Good morning, Netizens…
“Thou touchest my inmost centre, boy; thou art tied to me by cords woven of my heart-strings.” — From Herman Melville's novel Moby Dick, 1851
“This former Indy icon still tugs on the heartstrings of local baby boomers, who recall cruising into the drive-ins for a Big Chief burger, onion rings and a milkshake.” — From an article by Jolene Ketzenberger in The Indianapolis Star, January 11, 2013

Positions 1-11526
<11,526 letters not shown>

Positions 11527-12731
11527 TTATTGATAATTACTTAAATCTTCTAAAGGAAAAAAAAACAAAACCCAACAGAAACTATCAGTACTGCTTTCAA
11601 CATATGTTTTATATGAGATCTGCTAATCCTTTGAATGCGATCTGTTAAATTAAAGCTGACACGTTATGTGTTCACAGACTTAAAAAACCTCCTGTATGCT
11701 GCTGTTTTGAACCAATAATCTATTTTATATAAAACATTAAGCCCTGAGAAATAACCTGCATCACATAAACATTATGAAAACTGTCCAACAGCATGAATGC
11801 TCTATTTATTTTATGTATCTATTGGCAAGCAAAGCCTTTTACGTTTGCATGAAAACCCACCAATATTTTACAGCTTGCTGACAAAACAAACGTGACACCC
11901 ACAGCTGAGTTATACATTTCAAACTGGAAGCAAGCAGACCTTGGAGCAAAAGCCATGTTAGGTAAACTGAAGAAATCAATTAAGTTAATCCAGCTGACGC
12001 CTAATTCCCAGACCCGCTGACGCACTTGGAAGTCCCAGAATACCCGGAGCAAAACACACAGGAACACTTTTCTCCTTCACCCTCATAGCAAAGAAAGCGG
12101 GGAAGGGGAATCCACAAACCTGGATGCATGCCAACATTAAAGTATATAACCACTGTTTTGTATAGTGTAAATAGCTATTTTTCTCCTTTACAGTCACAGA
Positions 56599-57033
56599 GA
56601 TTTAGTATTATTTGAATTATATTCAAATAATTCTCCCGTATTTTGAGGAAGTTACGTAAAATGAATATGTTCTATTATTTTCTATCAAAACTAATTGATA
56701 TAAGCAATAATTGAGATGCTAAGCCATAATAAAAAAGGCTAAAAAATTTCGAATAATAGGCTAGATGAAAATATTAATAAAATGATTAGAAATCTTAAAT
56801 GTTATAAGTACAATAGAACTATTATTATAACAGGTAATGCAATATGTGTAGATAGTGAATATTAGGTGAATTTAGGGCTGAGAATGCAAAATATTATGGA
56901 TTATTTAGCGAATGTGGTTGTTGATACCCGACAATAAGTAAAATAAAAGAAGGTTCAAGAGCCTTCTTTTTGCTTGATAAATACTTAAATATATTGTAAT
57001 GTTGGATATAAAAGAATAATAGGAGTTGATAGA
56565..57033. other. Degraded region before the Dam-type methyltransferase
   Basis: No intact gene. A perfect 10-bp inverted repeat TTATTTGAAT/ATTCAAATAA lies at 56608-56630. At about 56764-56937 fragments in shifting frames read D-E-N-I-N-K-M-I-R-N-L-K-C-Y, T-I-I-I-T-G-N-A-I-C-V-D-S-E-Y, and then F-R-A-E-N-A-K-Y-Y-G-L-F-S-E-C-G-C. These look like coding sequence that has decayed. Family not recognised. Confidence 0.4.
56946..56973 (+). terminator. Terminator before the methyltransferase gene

Before a song or movie or heart-shaped card accompanied by a box of chocolates could tug at your heartstrings, the job was more likely to be accomplished by a surgeon: the word “heartstring” used to refer to a nerve believed to sustain the heart. (The metaphor is a bit more apparent in the Melville quote above than it is in most modern uses.) You might recognize the word's second syllable in the term “hamstring,” which refers to both a group of tendons at the back of the knee and to any of three muscles at the backs of the upper legs. It's also apparent in a rare dialect term for the Achilles' tendon: “heel string.” And in light of these terms, it's not surprising to know that “string” itself was at one time used independently to refer to cords like tendons and ligaments.